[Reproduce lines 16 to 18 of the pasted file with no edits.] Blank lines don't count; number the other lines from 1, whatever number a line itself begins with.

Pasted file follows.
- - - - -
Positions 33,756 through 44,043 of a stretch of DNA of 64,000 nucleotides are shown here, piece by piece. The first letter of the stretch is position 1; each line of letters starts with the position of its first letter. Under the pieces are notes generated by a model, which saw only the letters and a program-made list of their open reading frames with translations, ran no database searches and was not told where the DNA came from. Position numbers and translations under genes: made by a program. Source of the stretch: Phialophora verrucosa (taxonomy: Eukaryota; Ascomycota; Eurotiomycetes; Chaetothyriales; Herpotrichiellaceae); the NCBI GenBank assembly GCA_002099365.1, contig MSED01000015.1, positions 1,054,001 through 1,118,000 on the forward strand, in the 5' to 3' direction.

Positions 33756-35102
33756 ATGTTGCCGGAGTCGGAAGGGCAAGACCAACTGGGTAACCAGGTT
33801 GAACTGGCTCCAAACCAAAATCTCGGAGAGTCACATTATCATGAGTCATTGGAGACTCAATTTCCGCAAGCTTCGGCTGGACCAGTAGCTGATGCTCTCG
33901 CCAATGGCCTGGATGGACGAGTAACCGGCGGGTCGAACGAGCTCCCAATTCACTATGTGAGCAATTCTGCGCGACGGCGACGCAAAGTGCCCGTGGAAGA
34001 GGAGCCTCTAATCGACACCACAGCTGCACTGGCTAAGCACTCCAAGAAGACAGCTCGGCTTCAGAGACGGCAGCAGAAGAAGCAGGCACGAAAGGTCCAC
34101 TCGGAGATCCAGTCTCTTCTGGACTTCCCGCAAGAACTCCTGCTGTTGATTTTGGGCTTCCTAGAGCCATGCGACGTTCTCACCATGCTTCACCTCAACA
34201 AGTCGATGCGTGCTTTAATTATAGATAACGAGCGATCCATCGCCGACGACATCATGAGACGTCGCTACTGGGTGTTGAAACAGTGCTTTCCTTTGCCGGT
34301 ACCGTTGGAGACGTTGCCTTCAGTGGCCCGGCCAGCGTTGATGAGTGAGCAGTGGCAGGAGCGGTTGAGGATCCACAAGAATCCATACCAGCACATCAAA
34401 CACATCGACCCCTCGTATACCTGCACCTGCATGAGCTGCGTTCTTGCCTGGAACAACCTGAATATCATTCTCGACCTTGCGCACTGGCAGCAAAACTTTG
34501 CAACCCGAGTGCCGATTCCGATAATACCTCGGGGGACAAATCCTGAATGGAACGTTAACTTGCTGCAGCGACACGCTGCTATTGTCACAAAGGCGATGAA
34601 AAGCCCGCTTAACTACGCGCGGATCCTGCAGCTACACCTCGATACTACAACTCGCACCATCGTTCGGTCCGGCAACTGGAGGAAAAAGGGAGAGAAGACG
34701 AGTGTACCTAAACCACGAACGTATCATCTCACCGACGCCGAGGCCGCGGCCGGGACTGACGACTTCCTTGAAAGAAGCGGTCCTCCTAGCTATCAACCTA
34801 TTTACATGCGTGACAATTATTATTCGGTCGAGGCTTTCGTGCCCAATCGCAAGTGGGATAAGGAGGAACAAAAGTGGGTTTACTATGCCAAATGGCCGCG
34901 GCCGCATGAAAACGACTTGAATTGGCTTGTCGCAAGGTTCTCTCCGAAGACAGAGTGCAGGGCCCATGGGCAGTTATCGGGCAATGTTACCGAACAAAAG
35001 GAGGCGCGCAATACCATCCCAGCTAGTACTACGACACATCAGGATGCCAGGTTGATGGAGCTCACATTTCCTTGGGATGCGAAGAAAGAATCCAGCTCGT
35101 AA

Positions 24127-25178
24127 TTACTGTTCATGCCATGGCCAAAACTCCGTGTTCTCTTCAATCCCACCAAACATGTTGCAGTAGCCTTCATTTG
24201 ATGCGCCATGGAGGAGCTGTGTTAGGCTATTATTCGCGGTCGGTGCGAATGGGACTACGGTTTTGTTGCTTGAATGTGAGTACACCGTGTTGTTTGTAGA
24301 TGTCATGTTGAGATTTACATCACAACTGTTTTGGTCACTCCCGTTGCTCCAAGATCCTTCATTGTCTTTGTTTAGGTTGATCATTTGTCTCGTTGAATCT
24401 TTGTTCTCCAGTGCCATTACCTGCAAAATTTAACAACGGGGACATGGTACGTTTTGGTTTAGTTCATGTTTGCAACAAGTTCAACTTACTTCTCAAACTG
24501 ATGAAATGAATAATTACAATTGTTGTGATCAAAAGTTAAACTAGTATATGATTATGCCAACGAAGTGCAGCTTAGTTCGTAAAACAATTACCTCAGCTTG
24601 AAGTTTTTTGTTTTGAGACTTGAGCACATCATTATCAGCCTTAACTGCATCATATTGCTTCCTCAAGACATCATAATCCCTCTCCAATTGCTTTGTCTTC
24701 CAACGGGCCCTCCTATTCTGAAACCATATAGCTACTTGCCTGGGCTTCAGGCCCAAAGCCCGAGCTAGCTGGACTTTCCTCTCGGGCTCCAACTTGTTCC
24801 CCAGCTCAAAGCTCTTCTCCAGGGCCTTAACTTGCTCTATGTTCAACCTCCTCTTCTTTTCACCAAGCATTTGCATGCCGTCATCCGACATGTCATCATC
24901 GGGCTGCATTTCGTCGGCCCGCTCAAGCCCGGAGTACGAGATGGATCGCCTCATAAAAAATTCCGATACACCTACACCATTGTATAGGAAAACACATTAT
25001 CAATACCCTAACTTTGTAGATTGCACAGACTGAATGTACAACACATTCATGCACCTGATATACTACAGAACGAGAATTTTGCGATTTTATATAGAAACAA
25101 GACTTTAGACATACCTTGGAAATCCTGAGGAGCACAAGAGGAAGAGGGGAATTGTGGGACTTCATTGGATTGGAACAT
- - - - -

35001 GAGGCGCGCAATACCATCCCAGCTAGTACTACGACACATCAGGATGCCAGGTTGATGGAGCTCACATTTCCTTGGGATGCGAAGAAAGAATCCAGCTCGT
35101 AA

Positions 24127-25178